What to Expect at Your Diabetic Eye Exam

When diabetes is not well-controlled, excessive amounts of sugar remain in the bloodstream and can damage small blood vessels all over your body, including your eyes.

Approximately 30 percent of people with diabetes have diabetic retinopathy, a condition that causes fluid and blood to leak into the retina of the eyes. This condition can cause permanent loss of vision. Diabetic macular edema is a complication of diabetic retinopathy that can cause additional or worsening vision loss.

Detecting diabetic retinopathy early is key to preventing it from robbing you of sight. People with diabetes should see an optometrist once a year compared to every other year for non-diabetic people with vision issues. We encourage you to schedule a medical eye exam in Pittsburgh, PA as soon as you receive a diagnosis of diabetes.

How Do Diabetic Eye Exams Differ from Regular Eye Exams?

The two types of exams share many similarities, with the major difference being that your optometrist focuses more on retina health and blood flow to the eyes during a diabetic eye exam. You should expect to undergo pupil dilation for this reason.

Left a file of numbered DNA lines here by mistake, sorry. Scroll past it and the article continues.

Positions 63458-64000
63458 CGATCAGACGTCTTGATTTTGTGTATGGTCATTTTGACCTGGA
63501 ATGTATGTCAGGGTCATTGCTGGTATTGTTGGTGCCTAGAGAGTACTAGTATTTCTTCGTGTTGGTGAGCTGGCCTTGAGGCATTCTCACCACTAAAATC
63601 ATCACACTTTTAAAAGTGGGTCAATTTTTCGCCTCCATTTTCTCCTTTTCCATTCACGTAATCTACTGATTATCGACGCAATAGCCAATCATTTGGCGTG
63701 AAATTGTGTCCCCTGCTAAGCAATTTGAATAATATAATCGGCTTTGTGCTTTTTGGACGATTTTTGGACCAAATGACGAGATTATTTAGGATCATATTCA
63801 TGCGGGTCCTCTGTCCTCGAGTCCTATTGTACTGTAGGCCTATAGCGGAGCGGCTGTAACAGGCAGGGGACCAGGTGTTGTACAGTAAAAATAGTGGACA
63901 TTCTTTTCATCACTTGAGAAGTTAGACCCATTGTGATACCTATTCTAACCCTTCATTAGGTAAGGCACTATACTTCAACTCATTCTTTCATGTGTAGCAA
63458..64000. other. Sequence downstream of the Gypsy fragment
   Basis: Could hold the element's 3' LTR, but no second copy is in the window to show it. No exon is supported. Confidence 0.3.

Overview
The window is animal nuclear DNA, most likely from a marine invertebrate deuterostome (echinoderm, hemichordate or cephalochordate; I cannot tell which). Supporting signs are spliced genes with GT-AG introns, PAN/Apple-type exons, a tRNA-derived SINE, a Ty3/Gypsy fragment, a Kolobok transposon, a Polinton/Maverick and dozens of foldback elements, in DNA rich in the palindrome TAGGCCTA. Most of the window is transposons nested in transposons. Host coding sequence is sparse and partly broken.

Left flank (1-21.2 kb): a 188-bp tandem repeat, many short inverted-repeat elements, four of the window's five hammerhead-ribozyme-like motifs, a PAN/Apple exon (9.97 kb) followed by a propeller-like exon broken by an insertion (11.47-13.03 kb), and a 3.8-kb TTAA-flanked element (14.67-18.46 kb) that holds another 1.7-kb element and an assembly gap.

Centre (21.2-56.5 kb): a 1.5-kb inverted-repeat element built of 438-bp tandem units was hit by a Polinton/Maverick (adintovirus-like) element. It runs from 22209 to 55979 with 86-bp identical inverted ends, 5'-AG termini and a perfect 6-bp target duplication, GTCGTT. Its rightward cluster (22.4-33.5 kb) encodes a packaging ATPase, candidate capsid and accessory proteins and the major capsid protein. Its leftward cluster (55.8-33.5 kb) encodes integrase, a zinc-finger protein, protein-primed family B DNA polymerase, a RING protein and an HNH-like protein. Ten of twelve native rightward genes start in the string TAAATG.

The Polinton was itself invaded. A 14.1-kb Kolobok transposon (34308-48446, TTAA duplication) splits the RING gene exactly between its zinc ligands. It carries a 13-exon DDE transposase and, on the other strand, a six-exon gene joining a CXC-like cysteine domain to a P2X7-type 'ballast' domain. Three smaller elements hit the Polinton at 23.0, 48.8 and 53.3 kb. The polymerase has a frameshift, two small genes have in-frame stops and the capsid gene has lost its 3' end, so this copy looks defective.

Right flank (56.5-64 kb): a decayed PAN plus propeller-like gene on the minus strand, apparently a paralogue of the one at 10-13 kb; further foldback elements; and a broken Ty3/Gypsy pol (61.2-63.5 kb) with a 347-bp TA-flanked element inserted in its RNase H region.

Dilating your eyes allows your optometrist to see the blood vessels, optic nerves, and retina at the back of each eye. Your optometrist dilates your eyes by placing special eye drops into the lower lid of each one. You will sit in the waiting room for about 30 minutes until your eyes become fully dilated. Blurry vision and light sensitivity are normal for a few hours after the exam.

You will also receive a fluorescein angiography during your diabetic eye exam. Your optometrist in Pittsburgh, PA inserts a special dye into your arm that travels through your bloodstream and reaches your eyes. The dye makes it possible for your optometrist to detect blood vessel damage that could indicate a diabetic eye disease.

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